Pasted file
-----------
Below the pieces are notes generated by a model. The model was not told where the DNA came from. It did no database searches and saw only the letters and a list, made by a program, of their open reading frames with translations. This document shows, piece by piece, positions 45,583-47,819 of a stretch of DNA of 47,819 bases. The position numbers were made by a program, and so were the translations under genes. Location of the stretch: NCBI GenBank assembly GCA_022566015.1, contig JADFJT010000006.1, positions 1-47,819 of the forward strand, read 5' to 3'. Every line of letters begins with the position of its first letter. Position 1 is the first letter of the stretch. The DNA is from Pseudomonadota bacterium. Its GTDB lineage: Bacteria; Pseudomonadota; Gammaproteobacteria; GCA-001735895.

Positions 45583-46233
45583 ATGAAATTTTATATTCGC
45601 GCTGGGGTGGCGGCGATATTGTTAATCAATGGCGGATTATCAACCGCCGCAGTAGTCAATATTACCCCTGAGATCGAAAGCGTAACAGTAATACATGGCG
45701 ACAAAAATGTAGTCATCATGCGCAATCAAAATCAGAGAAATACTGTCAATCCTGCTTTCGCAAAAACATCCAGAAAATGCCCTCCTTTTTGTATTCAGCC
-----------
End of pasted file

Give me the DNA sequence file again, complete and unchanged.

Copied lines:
Below the pieces are notes generated by a model. The model was not told where the DNA came from. It did no database searches and saw only the letters and a list, made by a program, of their open reading frames with translations. This document shows, piece by piece, positions 45,583-47,819 of a stretch of DNA of 47,819 bases. The position numbers were made by a program, and so were the translations under genes. Location of the stretch: NCBI GenBank assembly GCA_022566015.1, contig JADFJT010000006.1, positions 1-47,819 of the forward strand, read 5' to 3'. Every line of letters begins with the position of its first letter. Position 1 is the first letter of the stretch. The DNA is from Pseudomonadota bacterium. Its GTDB lineage: Bacteria; Pseudomonadota; Gammaproteobacteria; GCA-001735895.

Positions 45583-46233
45583 ATGAAATTTTATATTCGC
45601 GCTGGGGTGGCGGCGATATTGTTAATCAATGGCGGATTATCAACCGCCGCAGTAGTCAATATTACCCCTGAGATCGAAAGCGTAACAGTAATACATGGCG
45701 ACAAAAATGTAGTCATCATGCGCAATCAAAATCAGAGAAATACTGTCAATCCTGCTTTCGCAAAAACATCCAGAAAATGCCCTCCTTTTTGTATTCAGCC